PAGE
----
If Time Types were like Spatial Types

Spatial types in SQL Server comply with OGC standards, and are nothing like the other types in SQL Server.

Geography types (mapping types) have a long history and an industry of their own, long before they turned up in our databases. This makes them special. How special?

What if DateTime was implemented in the same way as Spatial Types?

Large corporations would have a Chronology Department, or at least a Chronology Team, and it would employ professional Chronologists. Chronologic Information Systems (ChIS) would be different from databases, and the introduction of chronological concepts into a database would only be acceptable if you implemented the full set of types and methods recommended by the Open Chronological Consortium. (Picture a Mafia, only with pocket watches.)

If any department is discovered doing work that involves date and time, they would be referred to the Chronological Information Systems department, who are the only people in the company authorised to make Chronological Products, such as calendars, schedules, timelines and other time-related artefacts. If you would like to display a form that includes a date-time you won't have any software that does this on your own machine, and will need to ask a Chronologist to help you out. They will also give you advice on the use of colours. For free.

Once Date and time concepts do make it into the database, you might be surprised. There would be no DateTime type. No no, that would be laughably simplistic and not something that real Chronologists would ever consider worthy of existing on its own.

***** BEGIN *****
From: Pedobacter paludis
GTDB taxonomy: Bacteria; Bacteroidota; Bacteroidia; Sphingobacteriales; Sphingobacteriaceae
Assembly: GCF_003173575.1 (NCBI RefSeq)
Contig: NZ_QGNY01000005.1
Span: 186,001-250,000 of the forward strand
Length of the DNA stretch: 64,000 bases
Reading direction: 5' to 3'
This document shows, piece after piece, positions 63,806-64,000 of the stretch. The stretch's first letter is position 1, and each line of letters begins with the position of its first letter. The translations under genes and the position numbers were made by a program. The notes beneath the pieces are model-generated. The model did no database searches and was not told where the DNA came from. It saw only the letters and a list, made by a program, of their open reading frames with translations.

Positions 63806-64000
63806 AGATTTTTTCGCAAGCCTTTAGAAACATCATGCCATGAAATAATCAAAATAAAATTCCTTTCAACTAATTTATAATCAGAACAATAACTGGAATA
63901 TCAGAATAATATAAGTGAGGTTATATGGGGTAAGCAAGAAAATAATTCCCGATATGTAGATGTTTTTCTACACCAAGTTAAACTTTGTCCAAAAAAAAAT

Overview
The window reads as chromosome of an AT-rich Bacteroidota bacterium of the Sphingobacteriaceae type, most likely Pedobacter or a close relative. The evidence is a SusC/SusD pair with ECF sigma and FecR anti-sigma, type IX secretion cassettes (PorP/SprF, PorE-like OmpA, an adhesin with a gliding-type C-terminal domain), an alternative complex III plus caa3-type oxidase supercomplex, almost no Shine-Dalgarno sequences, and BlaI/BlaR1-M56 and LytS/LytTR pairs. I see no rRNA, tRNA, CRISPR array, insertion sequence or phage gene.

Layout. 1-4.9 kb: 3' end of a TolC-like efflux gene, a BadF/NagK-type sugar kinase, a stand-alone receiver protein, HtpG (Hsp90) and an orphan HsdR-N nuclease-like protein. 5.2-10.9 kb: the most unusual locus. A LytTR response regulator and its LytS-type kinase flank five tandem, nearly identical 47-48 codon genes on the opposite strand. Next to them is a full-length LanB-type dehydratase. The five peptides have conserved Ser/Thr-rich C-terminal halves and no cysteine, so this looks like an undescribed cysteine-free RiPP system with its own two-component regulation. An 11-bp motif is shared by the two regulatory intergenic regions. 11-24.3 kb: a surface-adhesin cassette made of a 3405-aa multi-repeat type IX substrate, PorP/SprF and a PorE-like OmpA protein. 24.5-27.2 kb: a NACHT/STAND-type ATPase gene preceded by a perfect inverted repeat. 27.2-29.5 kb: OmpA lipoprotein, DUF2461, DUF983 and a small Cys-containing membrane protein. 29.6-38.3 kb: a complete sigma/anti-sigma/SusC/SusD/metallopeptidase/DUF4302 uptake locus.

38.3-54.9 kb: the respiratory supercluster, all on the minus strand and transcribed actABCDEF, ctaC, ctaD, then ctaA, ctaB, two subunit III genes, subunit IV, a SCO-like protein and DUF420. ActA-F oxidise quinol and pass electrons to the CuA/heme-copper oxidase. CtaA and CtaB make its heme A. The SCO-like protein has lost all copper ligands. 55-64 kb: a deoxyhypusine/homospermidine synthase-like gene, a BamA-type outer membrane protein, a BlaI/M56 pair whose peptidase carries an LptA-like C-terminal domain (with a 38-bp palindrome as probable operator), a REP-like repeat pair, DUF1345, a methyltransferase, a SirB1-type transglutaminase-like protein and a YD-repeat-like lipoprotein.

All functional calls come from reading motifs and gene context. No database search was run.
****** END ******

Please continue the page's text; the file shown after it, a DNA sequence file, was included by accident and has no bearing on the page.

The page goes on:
Instead there would be one umbrella type called a chronology, and a chronology can contain any of the following:

  • A point in time
  • A range in time
  • Recurrences of the above
  • A collection of any of the above, including collections of collections.

A chronology object has its own Calendar identifier and UTC offset. There are ways of converting between these, but only theoretical chronologists really understand them. Your average working chronologist pretends to understand this stuff, but never uses it.

The chronology object includes standard functions for all of the operations that a chronologist would need to achieve:

The total duration of a recurring appointment, intersected with a time range? Oh you mean good old:

Chrono.STDuration(chronology::STChronoFromText('RANGE(2014-01-01 00:00:00.000,2015-01-01 00:00:00.000)', 1337))

The length of time by which two meetings overlap? Ah, you mean:

Meeting1.Chrono.STOverlap(Meeting2.Chrono).STDuration

And so on.

As always I'd better stop myself now, since...

Wally, holding a coffee cup, says 'I'm having trouble keeping my clever schemes separate from my sarcasm.'

"I'm having trouble keeping my clever schemes separate from my sarcasm."

(This week's Just Wally cartoon 'inspired' by this Dilbert cartoon.)

 

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